The Best Leaders Are Discontented

            That concept of discontent, at the heart of a lean strategy, was recently confirmed by the results of a survey of manufacturers conducted over the past two years.

            Imberman and DeForest, a consulting firm that specializes in designing employee incentive plans, surveyed 427 manufacturing plants in 16 industries in six states (Indiana, Michigan, Ohio, Illinois, Pennsylvania and Wisconsin). The survey of top executives took place in 2004-2005, but was followed by interviews with mid-level managers and first-line supervisors. It also included analysis of the financial records of the companies. (The survey is described in a recent issue of Target, the magazine of the Association for Manufacturing Excellence.)

            The consulting firm analyzed the results to determine what distinguished the better-performing companies – according to metrics that include inventory turns, scrap/rework, employee turnover, on-time shipments and return on sales – from all others.

            Two key factors emerged, both pertaining to leadership. In the Target article, firm principal Woodruff Imberman, Ph.D., defines superior leadership as:


            …a gnawing internal drive to improve and dissatisfaction with any performance short of the best… The leaders of those companies reporting top (for their industries) performance in our survey exhibited a perpetual drive to improve, a focus which balanced outside sales and opportunities with a concern for efficient internal operations. Such a drive generates a sense of self-respect, credibility and urgency. Executives in the less-profitable companies lacked these key leadership traits; in turn, they accept the status quo rather than attempt to improve on it.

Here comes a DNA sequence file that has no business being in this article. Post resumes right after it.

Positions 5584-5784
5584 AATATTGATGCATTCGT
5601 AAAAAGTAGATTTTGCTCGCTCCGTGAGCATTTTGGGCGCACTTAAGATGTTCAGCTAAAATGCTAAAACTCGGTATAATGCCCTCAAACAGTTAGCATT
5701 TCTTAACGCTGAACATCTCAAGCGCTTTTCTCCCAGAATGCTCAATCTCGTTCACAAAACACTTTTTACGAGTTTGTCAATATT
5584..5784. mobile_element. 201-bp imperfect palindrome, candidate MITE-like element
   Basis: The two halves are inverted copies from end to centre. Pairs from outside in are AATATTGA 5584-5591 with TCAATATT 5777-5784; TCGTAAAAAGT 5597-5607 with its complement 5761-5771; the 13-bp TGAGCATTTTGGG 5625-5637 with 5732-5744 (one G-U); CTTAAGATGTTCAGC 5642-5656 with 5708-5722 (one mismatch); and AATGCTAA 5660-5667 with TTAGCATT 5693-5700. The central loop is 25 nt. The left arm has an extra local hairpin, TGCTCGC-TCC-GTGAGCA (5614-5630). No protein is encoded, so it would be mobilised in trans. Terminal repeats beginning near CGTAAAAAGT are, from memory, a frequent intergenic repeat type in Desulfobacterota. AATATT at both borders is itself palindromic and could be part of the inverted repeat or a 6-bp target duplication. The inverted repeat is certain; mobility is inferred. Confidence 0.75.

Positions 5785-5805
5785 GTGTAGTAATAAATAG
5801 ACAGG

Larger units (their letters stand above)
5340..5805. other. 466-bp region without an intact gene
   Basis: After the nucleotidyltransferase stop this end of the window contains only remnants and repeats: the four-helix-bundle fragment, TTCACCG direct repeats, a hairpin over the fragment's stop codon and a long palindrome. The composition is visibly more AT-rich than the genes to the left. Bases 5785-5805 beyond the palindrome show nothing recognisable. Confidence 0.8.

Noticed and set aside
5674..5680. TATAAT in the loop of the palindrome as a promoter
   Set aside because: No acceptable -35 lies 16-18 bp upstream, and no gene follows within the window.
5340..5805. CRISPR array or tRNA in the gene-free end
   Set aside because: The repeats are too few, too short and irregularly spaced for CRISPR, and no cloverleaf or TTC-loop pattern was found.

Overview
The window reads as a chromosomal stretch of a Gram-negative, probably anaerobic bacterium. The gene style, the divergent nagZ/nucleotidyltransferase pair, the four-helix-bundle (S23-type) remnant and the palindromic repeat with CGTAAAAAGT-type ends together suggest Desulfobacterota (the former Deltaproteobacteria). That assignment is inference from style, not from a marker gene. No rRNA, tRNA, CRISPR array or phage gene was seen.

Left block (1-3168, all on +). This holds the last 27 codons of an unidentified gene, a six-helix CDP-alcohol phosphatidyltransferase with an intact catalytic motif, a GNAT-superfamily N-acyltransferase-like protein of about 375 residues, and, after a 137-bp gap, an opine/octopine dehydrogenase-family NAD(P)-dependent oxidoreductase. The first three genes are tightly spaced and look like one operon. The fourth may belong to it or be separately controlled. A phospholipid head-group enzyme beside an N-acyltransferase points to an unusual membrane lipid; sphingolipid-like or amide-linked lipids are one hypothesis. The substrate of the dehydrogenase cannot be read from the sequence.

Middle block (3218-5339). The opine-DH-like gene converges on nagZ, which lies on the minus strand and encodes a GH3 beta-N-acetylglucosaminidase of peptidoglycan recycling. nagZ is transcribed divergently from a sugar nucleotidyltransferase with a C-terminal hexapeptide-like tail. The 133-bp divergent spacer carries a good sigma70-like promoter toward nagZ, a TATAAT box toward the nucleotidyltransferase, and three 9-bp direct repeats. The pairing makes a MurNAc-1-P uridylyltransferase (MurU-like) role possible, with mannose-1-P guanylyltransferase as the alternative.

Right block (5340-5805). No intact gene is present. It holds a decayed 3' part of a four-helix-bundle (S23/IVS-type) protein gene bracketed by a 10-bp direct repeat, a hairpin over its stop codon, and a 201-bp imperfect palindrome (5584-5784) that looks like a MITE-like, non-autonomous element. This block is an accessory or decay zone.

Imberman said the second key factor emerging from the survey was how lower-level managers and supervisors are trained and directed.


Those with good financial results trained supervisors and management how to organize their employees’ work efficiently within an environment of continuous improvement. The ones with poor results trained supervisors how to manage their employees’ behavior.


As an example, he discusses a Wisconsin foundry that, in the early 1990s, added a machine shop to finish rough castings.


Nearly a decade later, the effort still floundered. A group of supervisors from the foundry’s machine shop reported that they lacked a system to monitor accurate rates and scrap and that no one checked blueprints coming down from engineering. As in many other “also-ran” companies, supervisor training covered how to manage employee behavior – absenteeism, etc. Organization of their work was ignored.


What I found even more insightful was Imberman’s description of what he said were the “almost universal” traits of those companies in the middle or back of the financial pack. These include:


·        The tendency to deal with a problem by talking rather than acting

·        Confusing effectiveness with “busyness”

·        The inability to listen

·        A failure to communicate effectively to subordinates the need for high goals


He concludes:


Many manufacturers say their employees are their biggest asset, and boast they urge them to “work smarter, rather than harder.” Yet many do not provide the inter-related tools, the monetary incentives, the properly trained supervision or the systems of work for them to do so.



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